The autumn leaves are falling like rain. Although my neighbors are all barbarians and you, you are a thousand miles away, there are always two cups at my table.

T’ang Dynasty poem

Ten thousand flowers in spring, the moon in autumn, a cool breeze in summer, snow in winter. If your mind isn't clouded by unnecessary things, this is the best season of your life.

~ Wu-men ~

Sunday, May 04, 2008

Tranquility on less than $200 a day

A friend of mine sent me this article from the NY Times. I am printing an excerpt below. If you click on the title of this post, you'll be directed to the full article.

Seeking Tranquillity, on Less Than $200 a Day

THE Saturday sun beamed down on central Kyoto, taking the edge off the November chill as I climbed onto my rented bicycle. I swerved through quiet alleys, past centuries-old wooden houses and Shinto shrines tended by generations of monks, and pedaled west to Arashiyama, a suburb of gardens, temples and bamboo forests at the foot of the mountains that ring this former imperial capital of Japan.

Light glinted off the wide Hozu River. Figures crossed a distant bridge. Jasmine, bean cakes, tea and roasting yams scented the autumn air. But there was a problem, a big one: tourists. Lots of tourists. In fact, there were so many high-season visitors that traffic — foot, bike, car — came to a halt. Furious at the crowds and exhausted, I turned around and rode back to Kyoto proper.

Frankly, I should have known better. With its grand Buddhist temples and tucked-away shrines, its oh-so-close mountains and trickling canals, its spring-blossoming cherry trees and autumn-flaming maples, Kyoto may be Japan’s prettiest city — and that’s a curse as much as a blessing. Like a Japanese version of Colonial Williamsburg, it is jam-packed with tourists, who come to see the religio-historical sites by day, and feast and party with geishas by night.

Indeed, more than 48 million tourists visited this city of 1.5 million in 2006, according to the Japanese National Tourism Office. So perhaps it’s no surprise that Kyoto’s citizens may be among the country’s most standoffish, a closed society that keeps strangers at a distance. Some candy stores, for example, won’t let you in without an introduction from a trusted customer. Not even wealth will buy you entree into this closed society.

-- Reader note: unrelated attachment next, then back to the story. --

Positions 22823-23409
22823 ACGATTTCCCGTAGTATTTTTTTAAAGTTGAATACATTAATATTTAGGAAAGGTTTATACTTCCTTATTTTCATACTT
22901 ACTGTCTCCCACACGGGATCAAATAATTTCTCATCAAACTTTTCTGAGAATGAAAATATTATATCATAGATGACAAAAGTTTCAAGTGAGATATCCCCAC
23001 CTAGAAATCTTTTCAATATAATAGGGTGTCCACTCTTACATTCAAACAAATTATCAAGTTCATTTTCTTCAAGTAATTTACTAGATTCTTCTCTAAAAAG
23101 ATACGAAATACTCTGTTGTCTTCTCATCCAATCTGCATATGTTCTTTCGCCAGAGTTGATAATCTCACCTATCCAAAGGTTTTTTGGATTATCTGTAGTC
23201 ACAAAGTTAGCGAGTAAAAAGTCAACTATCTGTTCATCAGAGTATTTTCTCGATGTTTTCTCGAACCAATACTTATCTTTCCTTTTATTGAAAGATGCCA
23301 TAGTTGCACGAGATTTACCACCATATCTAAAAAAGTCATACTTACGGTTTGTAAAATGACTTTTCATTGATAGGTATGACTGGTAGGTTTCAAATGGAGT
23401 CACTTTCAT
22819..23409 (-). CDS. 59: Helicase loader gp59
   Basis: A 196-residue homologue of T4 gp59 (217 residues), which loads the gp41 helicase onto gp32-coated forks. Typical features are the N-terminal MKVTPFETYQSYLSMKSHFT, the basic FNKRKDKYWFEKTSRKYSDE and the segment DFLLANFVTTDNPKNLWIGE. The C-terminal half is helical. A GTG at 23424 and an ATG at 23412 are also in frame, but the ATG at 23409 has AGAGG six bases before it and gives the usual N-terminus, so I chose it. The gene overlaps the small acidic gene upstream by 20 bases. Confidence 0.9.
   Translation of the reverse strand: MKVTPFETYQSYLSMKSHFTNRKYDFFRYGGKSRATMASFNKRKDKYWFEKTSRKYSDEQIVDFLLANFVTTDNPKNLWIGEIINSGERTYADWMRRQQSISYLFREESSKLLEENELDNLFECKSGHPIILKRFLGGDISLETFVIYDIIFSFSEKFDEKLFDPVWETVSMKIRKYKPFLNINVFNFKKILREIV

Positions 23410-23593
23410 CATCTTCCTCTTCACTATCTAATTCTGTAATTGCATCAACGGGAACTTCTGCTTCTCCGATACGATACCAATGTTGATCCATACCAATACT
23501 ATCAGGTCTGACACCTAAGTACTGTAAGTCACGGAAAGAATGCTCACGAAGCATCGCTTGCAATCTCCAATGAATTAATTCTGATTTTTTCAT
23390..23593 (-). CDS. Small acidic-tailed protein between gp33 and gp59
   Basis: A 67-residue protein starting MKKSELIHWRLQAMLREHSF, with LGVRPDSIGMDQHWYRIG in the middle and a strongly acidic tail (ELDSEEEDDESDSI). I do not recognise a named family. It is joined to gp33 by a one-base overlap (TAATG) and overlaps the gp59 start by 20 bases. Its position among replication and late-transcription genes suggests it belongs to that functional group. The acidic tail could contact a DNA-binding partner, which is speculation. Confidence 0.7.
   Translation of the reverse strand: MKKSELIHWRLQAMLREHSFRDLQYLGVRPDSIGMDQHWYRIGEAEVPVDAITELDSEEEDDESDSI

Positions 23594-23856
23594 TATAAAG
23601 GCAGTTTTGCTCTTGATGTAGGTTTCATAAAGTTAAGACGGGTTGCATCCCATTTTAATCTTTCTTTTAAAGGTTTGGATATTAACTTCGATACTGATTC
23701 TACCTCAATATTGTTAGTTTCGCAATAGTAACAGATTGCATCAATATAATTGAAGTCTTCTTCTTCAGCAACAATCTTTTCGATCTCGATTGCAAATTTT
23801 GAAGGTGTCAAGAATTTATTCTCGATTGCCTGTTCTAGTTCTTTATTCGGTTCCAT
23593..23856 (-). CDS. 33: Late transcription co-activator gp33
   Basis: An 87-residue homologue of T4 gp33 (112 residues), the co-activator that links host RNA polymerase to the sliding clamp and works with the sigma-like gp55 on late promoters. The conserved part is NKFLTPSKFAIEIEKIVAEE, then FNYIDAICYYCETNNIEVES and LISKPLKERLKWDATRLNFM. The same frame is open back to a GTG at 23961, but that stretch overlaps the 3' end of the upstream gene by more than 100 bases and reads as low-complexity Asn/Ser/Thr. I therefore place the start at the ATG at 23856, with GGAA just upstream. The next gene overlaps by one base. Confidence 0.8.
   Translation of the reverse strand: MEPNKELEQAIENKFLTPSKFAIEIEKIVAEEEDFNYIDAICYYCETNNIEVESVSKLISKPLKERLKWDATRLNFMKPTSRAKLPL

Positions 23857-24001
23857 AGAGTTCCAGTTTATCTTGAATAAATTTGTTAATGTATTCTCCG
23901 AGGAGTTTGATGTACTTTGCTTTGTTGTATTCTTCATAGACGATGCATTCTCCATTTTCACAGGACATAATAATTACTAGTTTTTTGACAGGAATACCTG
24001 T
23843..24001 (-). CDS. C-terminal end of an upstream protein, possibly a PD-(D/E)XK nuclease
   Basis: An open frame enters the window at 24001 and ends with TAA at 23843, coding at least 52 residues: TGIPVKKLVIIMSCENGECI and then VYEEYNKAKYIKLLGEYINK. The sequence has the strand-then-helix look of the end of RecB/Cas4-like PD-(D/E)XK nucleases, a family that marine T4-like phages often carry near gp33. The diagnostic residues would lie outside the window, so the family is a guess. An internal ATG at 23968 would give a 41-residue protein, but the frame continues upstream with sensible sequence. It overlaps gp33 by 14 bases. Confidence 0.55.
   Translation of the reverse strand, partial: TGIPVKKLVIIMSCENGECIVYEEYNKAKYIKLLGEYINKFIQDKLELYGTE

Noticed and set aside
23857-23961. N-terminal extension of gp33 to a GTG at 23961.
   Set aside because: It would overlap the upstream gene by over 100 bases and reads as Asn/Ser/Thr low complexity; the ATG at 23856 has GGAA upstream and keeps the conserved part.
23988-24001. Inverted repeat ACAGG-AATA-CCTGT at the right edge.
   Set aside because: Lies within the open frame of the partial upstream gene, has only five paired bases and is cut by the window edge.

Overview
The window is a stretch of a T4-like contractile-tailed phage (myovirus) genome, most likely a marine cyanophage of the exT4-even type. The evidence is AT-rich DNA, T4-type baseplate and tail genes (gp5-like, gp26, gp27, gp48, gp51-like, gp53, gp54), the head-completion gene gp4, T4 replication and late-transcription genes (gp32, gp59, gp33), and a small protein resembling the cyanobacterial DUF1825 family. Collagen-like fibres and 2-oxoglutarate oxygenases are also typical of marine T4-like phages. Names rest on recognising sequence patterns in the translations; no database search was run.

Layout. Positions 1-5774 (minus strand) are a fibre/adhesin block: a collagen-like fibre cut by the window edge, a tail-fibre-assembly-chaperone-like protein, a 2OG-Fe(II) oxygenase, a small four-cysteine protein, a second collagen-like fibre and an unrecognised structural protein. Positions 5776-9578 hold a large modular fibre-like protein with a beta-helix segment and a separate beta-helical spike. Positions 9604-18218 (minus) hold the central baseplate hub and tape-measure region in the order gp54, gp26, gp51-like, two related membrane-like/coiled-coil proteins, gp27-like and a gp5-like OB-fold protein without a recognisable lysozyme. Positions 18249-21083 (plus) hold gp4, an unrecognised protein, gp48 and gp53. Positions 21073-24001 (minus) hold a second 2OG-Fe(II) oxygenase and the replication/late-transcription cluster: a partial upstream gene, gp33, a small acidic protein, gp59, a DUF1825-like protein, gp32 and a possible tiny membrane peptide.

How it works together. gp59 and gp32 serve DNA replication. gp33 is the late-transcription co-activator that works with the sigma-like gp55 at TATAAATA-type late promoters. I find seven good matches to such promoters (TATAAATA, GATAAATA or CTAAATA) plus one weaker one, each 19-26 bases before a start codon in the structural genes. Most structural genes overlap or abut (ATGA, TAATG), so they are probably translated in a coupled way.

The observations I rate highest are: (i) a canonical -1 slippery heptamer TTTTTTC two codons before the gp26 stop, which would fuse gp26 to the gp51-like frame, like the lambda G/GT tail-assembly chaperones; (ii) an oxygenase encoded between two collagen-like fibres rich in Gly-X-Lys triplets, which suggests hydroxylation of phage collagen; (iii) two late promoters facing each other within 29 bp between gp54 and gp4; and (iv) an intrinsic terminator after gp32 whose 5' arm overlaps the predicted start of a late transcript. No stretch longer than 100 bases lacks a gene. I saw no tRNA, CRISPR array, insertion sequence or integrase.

A fortune does, however, come in handy in Kyoto, which can seem ridiculously expensive. A night in a ryokan, or traditional inn, can easily run 30,000 yen per person (about $291 at 103 yen to the dollar). And a multicourse kaiseki meal, a Kyoto specialty, can cost the same — again per person.

Of course, I didn’t have a fortune, just $500 for the weekend, and I was apprehensive. Could I make Kyoto my own, unearth its secrets and escape with at least a few yen to my name?

The Hotel Nishiyama, which I’d found on the comprehensive directory at, offered a tentative yes. On a quiet street not far from the Kamo River, the Nishiyama had an immaculate courtyard garden, friendly English-speaking staff and tatami-mat rooms at a reasonable 10,500 yen a night, including breakfast. It was also the only hotel in my price range that actually had a room available — though only for one night. The next day, I’d have to move on.

I arrived too early to check in, so I wandered around, taking note of cute cafes, a Galician restaurant and a Comme des Garçons boutique — all of which suggested I’d wound up in a chic neighborhood.

When I got back to the hotel, an old friend from grad school, Tucker, was waiting outside. But before we had a chance to catch up, he was leading me down the road to the Nijo Castle, whose painted silk screens he needed to examine; he was, he claimed, writing a book on Japanese art.

Not that I minded — Nijo Castle is one of Kyoto’s prime attractions (admission 600 yen). Completed in 1623, it was home to the Tokugawas, the shoguns who ruled Japan for almost 300 years, establishing rigid caste hierarchies and essentially cutting the country off from the outside world.

It’s easy to see the castle as emblematic of its self-imposed isolation: You have to cross two sets of fortifications to reach the main residence, where arrows direct you through a precise route from room to room, allowing barely enough time to appreciate the painted screens (no photography or sketching allowed!) before the crowds jostle you onward.

After saying goodbye to Tucker — he vanished almost as mysteriously as he’d appeared — I set off for Pontocho, a long, skinny alley that is the center of Kyoto’s restaurant and bar scene. Pontocho feels like a Japanese movie-set come to life: red lanterns and looming billboards light the way past dozens of restaurants, bars and teahouses, some forbidding by design (unmarked Shoji screen doors), others by price (8,000 yen a person for sukiyaki!).

A welcome exception was Bistro Zuzu. Dim, crowded, energetic and dominated by a long bar and open kitchen, Zuzu is an izakaya, or Japanese pub, that serves homey snacks, most under 1,000 yen and many with a French twist. A mizuna salad came with a poached egg and crunchy bits of bacon, like a frisée aux lardons. And the aptly misspelled “verry tender” beef ribs were finished with butter and a sprinkle of pink peppercorns.

But not everything bore Gallic influence: horse meat “sashimi” was as Japanese as it gets, the purplish slices surprisingly clean tasting. With a couple of frosty draft beers, sea-bream sashimi and a rice ball with tart pickles, I spent 4,630 yen — a lot for one person, I suppose, but I’d eaten enough for two and, for Pontocho, it was definitely cheap.

Afterward, I wandered to Temas, a boutique that applies ancient traditions of pigment dying to modern fashions. The clothes were pricey, but I’d gone for the bar upstairs.

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